UC San Diego
War, Trauma, and Technologies of the Self : : The Making of Virtual Reality Exposure Therapy
- Author(s): Brandt, Marisa Renee
- et al.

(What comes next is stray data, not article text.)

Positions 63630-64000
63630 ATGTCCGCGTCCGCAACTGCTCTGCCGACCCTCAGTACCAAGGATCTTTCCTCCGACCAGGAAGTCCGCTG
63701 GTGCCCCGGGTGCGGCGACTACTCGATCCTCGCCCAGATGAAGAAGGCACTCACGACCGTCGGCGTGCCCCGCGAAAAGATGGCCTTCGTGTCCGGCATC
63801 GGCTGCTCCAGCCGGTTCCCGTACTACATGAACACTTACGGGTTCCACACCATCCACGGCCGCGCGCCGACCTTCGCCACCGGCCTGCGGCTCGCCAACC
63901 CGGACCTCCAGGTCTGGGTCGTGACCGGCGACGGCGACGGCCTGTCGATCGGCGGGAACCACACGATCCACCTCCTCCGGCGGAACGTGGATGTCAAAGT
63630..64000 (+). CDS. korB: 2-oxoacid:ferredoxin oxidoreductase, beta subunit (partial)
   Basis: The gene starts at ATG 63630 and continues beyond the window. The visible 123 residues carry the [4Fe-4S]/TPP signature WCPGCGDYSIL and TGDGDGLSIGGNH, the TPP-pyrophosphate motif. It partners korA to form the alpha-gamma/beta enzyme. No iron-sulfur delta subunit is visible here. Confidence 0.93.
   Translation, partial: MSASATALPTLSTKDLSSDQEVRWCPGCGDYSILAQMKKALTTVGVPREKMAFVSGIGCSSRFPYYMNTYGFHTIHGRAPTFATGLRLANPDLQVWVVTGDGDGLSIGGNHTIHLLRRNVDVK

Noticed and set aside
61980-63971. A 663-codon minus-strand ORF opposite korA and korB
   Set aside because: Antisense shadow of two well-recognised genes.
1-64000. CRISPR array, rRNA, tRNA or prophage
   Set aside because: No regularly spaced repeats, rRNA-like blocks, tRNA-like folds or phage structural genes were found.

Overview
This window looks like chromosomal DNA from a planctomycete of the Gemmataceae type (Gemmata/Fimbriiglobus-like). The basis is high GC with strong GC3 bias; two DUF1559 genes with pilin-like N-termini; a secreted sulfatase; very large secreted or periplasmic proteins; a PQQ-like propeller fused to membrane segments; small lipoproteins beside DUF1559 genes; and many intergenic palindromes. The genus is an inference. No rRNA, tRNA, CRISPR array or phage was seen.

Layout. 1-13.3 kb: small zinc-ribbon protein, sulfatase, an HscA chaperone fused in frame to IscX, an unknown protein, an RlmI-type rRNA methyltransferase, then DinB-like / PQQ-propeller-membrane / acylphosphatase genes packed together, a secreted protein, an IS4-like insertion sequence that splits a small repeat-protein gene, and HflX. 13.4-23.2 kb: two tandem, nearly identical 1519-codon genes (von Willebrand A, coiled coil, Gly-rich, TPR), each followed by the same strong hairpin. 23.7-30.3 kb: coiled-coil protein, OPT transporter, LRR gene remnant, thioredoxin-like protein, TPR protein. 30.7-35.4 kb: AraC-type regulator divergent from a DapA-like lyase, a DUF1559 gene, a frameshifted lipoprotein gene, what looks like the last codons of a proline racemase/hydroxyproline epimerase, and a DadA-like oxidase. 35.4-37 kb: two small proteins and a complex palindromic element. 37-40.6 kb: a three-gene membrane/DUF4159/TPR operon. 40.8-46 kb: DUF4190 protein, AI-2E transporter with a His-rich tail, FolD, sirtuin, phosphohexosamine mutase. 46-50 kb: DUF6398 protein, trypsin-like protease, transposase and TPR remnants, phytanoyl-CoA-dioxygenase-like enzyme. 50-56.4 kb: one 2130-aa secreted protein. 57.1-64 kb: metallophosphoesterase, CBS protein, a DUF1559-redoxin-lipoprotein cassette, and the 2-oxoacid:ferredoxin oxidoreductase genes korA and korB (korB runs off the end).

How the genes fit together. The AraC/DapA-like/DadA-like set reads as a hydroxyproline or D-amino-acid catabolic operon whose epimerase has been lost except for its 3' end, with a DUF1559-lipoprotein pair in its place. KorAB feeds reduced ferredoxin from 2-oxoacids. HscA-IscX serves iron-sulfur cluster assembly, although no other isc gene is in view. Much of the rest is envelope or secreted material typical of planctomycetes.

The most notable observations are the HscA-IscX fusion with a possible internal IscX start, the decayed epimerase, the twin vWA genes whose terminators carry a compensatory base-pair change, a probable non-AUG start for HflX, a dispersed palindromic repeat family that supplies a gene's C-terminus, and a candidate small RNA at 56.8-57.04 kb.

This dissertation research follows the development of Virtual Iraq, a virtual reality system designed to assist clinicians conducting a prolonged exposure therapy among military service members diagnosed with post-traumatic stress disorder. Research was conducted using a mixed methods approach, employing both textual analysis and multi-sited ethnography, following the system from the designers' computer screens to public demos to clinicians' offices. I argue that in remediating therapy through a VR system, Virtual Iraq not only impacts therapeutic practice, but also impacts cultural conceptions of therapy. The system's resemblance to video games has provided a justification for its development by suggesting that it will help to destigmatize therapy and thereby attract young male "digital generation" service members from the to seek mental health care for PTSD. However, it was not designed for play: rather, the system uses multimedia representations of war to enhance an empirically supported psychotherapy. The inventors had to negotiate competing concerns to design, research, and promote a tool clinicians will accept that also makes therapy look "cool" enough to garner popular support and military funding. Not actually a game, Virtual Iraq has been made to perform as game-like in order to create a cultural place for it as a tool for transforming the public image of therapy to conform to concepts of military masculinity--a performance sometimes at odds with medical legitimacy. The development of VR exposure therapy (VRET) is therefore a site wherein issues of medical legitimacy, militarized masculinity, and technological innovation are negotiated. As the first large-scale clinical trial of VRET began in April 2011, the project charts the development of a technological practice that may fundamentally change psychotherapy. As a biography of a technology in the making, this is the first major investigation of clinical VR from a cultural perspective, providing historical, ethnographic, and discursive insight into a young field that has the potential to affect how thousands of people receive mental health care, as well as the kind of care they expect